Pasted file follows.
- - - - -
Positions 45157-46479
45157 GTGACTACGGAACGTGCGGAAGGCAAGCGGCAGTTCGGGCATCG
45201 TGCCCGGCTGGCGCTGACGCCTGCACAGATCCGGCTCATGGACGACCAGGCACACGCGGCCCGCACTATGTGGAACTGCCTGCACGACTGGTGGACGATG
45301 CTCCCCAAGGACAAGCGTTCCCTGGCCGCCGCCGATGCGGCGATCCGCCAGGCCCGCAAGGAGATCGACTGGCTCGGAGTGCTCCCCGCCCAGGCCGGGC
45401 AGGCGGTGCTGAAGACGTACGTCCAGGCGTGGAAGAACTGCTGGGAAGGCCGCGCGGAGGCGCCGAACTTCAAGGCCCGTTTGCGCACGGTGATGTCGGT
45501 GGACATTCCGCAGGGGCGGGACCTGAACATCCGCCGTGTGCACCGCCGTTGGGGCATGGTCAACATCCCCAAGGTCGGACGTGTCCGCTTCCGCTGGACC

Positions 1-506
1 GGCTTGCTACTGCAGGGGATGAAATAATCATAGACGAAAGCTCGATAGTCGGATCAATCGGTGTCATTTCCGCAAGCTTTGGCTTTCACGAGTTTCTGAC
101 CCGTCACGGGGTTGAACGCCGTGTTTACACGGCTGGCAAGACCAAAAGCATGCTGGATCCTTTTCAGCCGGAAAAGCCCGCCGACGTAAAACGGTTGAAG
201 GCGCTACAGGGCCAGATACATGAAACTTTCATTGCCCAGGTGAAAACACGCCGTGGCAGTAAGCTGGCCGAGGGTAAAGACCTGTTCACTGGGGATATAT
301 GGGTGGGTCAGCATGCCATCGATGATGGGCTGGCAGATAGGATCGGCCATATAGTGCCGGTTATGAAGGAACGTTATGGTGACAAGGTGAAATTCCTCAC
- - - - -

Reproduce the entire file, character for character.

Positions 45157-46479
45157 GTGACTACGGAACGTGCGGAAGGCAAGCGGCAGTTCGGGCATCG
45201 TGCCCGGCTGGCGCTGACGCCTGCACAGATCCGGCTCATGGACGACCAGGCACACGCGGCCCGCACTATGTGGAACTGCCTGCACGACTGGTGGACGATG
45301 CTCCCCAAGGACAAGCGTTCCCTGGCCGCCGCCGATGCGGCGATCCGCCAGGCCCGCAAGGAGATCGACTGGCTCGGAGTGCTCCCCGCCCAGGCCGGGC
45401 AGGCGGTGCTGAAGACGTACGTCCAGGCGTGGAAGAACTGCTGGGAAGGCCGCGCGGAGGCGCCGAACTTCAAGGCCCGTTTGCGCACGGTGATGTCGGT
45501 GGACATTCCGCAGGGGCGGGACCTGAACATCCGCCGTGTGCACCGCCGTTGGGGCATGGTCAACATCCCCAAGGTCGGACGTGTCCGCTTCCGCTGGACC

Positions 1-506
1 GGCTTGCTACTGCAGGGGATGAAATAATCATAGACGAAAGCTCGATAGTCGGATCAATCGGTGTCATTTCCGCAAGCTTTGGCTTTCACGAGTTTCTGAC
101 CCGTCACGGGGTTGAACGCCGTGTTTACACGGCTGGCAAGACCAAAAGCATGCTGGATCCTTTTCAGCCGGAAAAGCCCGCCGACGTAAAACGGTTGAAG
201 GCGCTACAGGGCCAGATACATGAAACTTTCATTGCCCAGGTGAAAACACGCCGTGGCAGTAAGCTGGCCGAGGGTAAAGACCTGTTCACTGGGGATATAT
301 GGGTGGGTCAGCATGCCATCGATGATGGGCTGGCAGATAGGATCGGCCATATAGTGCCGGTTATGAAGGAACGTTATGGTGACAAGGTGAAATTCCTCAC